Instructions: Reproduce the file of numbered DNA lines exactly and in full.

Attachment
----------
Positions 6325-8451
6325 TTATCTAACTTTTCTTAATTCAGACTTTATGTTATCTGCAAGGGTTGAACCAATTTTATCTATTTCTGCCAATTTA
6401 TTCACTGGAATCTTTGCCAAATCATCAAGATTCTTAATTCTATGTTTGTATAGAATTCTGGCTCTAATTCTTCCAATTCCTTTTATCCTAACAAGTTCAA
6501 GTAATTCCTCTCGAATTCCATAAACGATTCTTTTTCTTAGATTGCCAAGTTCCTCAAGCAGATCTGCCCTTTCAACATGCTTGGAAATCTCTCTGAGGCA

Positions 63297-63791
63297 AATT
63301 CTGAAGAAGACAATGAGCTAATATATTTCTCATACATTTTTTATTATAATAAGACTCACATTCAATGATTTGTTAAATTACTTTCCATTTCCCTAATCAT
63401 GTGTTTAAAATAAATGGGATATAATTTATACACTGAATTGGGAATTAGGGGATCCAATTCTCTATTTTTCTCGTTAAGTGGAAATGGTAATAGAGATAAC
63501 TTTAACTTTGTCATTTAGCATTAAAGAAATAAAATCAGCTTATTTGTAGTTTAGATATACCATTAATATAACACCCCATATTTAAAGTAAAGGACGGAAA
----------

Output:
Positions 6325-8451
6325 TTATCTAACTTTTCTTAATTCAGACTTTATGTTATCTGCAAGGGTTGAACCAATTTTATCTATTTCTGCCAATTTA
6401 TTCACTGGAATCTTTGCCAAATCATCAAGATTCTTAATTCTATGTTTGTATAGAATTCTGGCTCTAATTCTTCCAATTCCTTTTATCCTAACAAGTTCAA
6501 GTAATTCCTCTCGAATTCCATAAACGATTCTTTTTCTTAGATTGCCAAGTTCCTCAAGCAGATCTGCCCTTTCAACATGCTTGGAAATCTCTCTGAGGCA

Positions 63297-63791
63297 AATT
63301 CTGAAGAAGACAATGAGCTAATATATTTCTCATACATTTTTTATTATAATAAGACTCACATTCAATGATTTGTTAAATTACTTTCCATTTCCCTAATCAT
63401 GTGTTTAAAATAAATGGGATATAATTTATACACTGAATTGGGAATTAGGGGATCCAATTCTCTATTTTTCTCGTTAAGTGGAAATGGTAATAGAGATAAC
63501 TTTAACTTTGTCATTTAGCATTAAAGAAATAAAATCAGCTTATTTGTAGTTTAGATATACCATTAATATAACACCCCATATTTAAAGTAAAGGACGGAAA